Monday, June 13, 2011

Lines of Credit Undermine Personal Finance

David Chilton, author of The Wealthy Barber, says that “The worst thing that’s happening to Canadians in the last 20 years has been lines of credit.” I think the reason for this is more than just the temptation of available credit.

Chilton popularized the idea of paying yourself first by saving 10% off the top each time you get paid. A big problem with lines of credit is that it undermines your ability to know whether you’re truly saving any money. Moving $500 into your RRSP may not help much if you also borrow another $1000 on your line of credit.

Back when Chilton wrote The Wealthy Barber, the world was a different place. People who saved 10% of their pay and managed to pay their mortgage and any other fixed-payment debts could have some confidence that they were making progress in their personal finances. But today, with a varying debt in a line of credit, it isn’t obvious whether we’re making progress. Over time we can see if we’re falling behind, but we don’t have the immediacy of running out of money before the next pay day to help us curb our spending.

It’s true that many people simply can’t resist the temptation of dipping into lines of credit, but even for those of us who try to do the right thing financially, lines of credit undermine our ability to determine in a given month whether we’ve made progress or have fallen further behind.


  1. I agree both you and David.

    Another good comment he had was about home renovations and that people get one room done and then the rest of the house looks bad, so they have to keep renovating - all financed by their line of credit. :)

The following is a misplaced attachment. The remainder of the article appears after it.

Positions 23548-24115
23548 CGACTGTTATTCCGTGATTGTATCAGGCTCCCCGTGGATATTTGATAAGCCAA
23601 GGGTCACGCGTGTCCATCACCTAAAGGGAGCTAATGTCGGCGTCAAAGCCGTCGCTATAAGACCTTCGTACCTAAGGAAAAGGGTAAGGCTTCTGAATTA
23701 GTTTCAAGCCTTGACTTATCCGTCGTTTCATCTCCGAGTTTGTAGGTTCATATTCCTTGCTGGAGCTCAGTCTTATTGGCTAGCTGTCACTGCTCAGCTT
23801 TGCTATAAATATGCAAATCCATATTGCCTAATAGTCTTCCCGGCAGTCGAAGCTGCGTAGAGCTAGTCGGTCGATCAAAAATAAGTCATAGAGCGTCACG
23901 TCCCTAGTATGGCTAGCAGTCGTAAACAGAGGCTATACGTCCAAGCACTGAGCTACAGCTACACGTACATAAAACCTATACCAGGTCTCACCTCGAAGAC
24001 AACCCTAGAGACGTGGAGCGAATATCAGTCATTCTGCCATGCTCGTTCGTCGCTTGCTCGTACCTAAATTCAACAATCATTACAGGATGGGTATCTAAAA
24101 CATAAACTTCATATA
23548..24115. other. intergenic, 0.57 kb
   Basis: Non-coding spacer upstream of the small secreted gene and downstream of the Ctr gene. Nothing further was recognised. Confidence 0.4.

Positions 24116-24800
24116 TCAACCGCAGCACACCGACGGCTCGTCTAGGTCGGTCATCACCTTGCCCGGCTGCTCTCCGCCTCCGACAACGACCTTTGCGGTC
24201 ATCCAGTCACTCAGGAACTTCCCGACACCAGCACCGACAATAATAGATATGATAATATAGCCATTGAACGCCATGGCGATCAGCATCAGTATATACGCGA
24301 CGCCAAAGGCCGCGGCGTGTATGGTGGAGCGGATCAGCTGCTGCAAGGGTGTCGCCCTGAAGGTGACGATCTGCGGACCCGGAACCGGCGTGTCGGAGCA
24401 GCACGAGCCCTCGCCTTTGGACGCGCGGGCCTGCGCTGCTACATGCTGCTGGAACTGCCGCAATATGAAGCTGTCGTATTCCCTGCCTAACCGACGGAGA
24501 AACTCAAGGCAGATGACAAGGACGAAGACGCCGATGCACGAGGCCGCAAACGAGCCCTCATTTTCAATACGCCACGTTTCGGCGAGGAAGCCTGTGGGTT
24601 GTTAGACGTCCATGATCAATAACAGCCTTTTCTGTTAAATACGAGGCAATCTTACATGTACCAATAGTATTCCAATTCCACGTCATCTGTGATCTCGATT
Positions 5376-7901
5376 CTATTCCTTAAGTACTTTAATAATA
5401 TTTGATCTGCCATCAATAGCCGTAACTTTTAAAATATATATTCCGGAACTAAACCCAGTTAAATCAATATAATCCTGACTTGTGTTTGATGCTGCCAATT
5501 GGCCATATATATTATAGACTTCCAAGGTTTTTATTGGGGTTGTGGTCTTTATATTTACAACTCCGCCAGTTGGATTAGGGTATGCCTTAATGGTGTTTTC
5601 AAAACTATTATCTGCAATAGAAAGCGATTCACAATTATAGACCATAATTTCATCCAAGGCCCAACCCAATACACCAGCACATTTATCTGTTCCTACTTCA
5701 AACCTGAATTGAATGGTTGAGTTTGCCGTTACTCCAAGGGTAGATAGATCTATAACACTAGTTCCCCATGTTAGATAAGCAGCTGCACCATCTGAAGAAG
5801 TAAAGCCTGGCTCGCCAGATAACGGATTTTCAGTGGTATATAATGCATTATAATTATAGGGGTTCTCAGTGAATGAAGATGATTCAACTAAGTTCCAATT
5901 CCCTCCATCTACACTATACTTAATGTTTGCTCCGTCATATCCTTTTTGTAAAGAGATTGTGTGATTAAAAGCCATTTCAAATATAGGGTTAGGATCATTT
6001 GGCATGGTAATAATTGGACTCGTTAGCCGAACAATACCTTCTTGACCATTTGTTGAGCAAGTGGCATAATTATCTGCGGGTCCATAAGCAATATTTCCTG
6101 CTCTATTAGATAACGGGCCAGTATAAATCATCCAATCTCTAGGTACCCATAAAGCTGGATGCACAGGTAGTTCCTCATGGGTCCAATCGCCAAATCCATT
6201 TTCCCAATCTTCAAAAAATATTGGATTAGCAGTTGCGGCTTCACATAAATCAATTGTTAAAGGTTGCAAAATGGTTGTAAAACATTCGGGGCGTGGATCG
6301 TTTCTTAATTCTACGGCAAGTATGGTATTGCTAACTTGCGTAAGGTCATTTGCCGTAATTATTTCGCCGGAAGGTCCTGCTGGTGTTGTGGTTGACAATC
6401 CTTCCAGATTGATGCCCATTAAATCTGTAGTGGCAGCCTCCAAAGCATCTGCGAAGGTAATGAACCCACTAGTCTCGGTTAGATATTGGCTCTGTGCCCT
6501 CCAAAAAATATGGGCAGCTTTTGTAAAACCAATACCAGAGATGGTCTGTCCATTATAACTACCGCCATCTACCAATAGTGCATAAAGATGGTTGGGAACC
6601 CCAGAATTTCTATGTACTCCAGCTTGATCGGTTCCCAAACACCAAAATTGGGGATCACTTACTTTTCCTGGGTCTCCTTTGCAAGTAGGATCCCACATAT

2. @Mike: I think creeping renovation is an example of people being unable to resist the temptation of easy credit. The ones I have more compassion for are those who actually try to manage their money well (possibly by saving 10% of income) but fail because they don't realize that their line of credit is growing faster than their savings.

  3. The Wealthy Barber was a revelation to me in my early 30s and I love Chilton's take on personal finance then and now.

    I find it hard to believe that folks don't realize they're falling behind in such scenarios - ie they're saving 10% but increasing their line of credit by a greater percentage.

    It's basic math. And math is not a subject that I'm particularly good at.

    My compassion really goes out to those who are stuck in dead-end jobs, have medical commitments and/or life problems that have sucked up their capital and they can't make ends meet anywhere without dipping into a line of credit - knowingly increasing their debt load because of stuff life has thrown at them.

  4. @Steve: I agree with you that people who can't get good jobs have big troubles. However, on the subject of falling behind, it's not about whether it's possible to calculate whether you've had a good month or not. It's about whether the stark reminder of a dwindling bank account is there to stop you at a weak moment. Taking weight as an analogy, it's not hard to calculate energy usage from daily activites, and it's not hard to calculate energy content of food consumed, and yet people get fat. Their problems have nothing to do with math; they need to find strength at weak moments when they're about to eat unhealthy food or skip exercise.

  5. Well said.

    I can feel this first hand. While we're saving for our future, slowly making some great gains I think, we needed to take out an LOC for our roof renovation this year and we're trying to aggressively pay it back in the next 12 months.

    Easy credit is just that, easy. There is nothing easy about paying it all back without some discipline.